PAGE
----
27 Jun Driving Engagement
Our next discovery along the EQ spectrum is driving engagement. When we actively seek to build engagement, and we do so in a way that helps people connect to the shared purpose of the project, team and organization, we create a climate where people are motivated to do their best to help the organization advance its purpose.
What Is Engagement?
According to Gallup, people who are engaged are fully absorbed by and enthusiastic about their work, and they take positive action to further the organization’s reputation and interests.
Hannah shares perspectives on what it means to be engaged at work.
Benefits of Engagement
When people are engaged, they do their best work. They are more productive because they feel energized, focused and aligned to the purpose of the organization. Team members stick around longer because they feel challenged yet supported, appreciated and valued by their team.
Numerous studies show that increases in engagement result in the following benefits to the organization:
- Improved profitability
- Better quality of service
- Higher productivity
- Increased revenue
- Higher customer satisfaction
- More innovation
- Higher retention of team members
The Bottom Line
Actively engaged people willingly go the extra mile to take care of their customers and advance the shared purpose.
Tactics for Increasing Engagement
- Anchor to purpose: Help people connect their personal purpose to the shared purpose of the team or organization. Invite team members to identify and articulate their individual purpose, and clarify the purpose of the project, your team, and the organization. Anchor outcomes to this shared purpose.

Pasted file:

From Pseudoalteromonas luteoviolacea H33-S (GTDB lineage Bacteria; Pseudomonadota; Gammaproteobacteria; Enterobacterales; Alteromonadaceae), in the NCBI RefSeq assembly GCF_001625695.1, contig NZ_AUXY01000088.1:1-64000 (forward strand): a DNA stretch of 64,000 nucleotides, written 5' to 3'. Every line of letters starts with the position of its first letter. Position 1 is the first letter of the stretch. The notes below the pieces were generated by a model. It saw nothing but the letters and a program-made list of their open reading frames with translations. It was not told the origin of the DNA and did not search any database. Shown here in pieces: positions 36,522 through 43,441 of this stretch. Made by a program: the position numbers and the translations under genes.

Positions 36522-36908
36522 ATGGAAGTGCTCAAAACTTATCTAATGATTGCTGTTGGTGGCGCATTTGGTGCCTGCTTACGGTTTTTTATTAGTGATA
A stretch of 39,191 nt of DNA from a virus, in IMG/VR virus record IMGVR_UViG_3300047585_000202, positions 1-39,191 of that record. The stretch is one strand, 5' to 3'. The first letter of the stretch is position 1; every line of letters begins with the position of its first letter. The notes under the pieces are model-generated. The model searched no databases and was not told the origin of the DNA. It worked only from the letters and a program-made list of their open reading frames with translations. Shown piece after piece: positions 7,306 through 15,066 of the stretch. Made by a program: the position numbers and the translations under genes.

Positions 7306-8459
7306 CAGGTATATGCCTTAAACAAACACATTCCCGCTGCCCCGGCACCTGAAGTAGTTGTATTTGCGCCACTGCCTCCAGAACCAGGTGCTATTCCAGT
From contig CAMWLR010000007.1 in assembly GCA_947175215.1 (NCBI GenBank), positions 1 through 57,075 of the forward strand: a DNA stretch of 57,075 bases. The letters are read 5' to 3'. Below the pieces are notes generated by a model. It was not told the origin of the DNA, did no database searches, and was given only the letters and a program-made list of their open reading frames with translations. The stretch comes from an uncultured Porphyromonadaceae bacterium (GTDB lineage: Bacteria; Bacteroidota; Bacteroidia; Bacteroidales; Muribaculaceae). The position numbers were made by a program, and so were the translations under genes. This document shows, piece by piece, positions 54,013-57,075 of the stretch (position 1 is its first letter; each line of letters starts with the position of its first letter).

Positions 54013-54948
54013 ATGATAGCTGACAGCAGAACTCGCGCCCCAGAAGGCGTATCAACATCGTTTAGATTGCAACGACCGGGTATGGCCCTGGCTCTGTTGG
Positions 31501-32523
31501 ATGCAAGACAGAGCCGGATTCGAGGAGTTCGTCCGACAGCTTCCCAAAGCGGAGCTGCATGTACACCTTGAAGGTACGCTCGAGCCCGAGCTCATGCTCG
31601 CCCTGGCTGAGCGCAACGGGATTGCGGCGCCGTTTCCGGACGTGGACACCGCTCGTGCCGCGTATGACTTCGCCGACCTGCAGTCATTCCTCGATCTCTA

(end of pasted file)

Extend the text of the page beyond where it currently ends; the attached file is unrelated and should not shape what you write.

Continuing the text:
- Give helpful attention: Attention, not feedback, generates engagement. Positive attention exponentially increases engagement levels on a team. When people feel seen, heard, and understood, they are more likely to engage their hearts AND minds at work.
- Focus on strengths: People learn and change best when they feel good, not when they feel bad. Catch people doing something right – pay attention to what they already do well and make sure they know you noticed.
- Provide flexibility and autonomy: People are most engaged when they have psychological ownership of their situation – when they have a high level of autonomy of time, tasks and team. Set clear and explicit expectations of intent, then provide autonomy for execution.
- Invite input: Proactively ask people for their input and ideas, and share ownership and visibility for progress and success on projects and outcomes.
- Share meaningful recognition: Intentional, meaningful recognition of team members’ contributions and accomplishments builds loyalty, trust and engagement.
“The simple act of paying positive attention to people has a great deal to do with productivity.”– Tom Peters (American management consultant and author)
Going forward, what are some actions you can take to foster higher engagement on your work team(s)?
For further reading, see the following resources:
- Competency 16: “Drives Engagement” in the Korn Ferry Leadership Architect™ FYI® for your improvement.
- Book: Drive: The Surprising Truth About What Motivates Us by Daniel Pink
- Book: Nine Lies About Work: A Freethinking Leader’s Guide to the Real World by Marcus Buckingham and Ahsley Goodall
- Article: Employee Experience vs. Engagement: What’s the Difference
NEXT: Balancing Stakeholders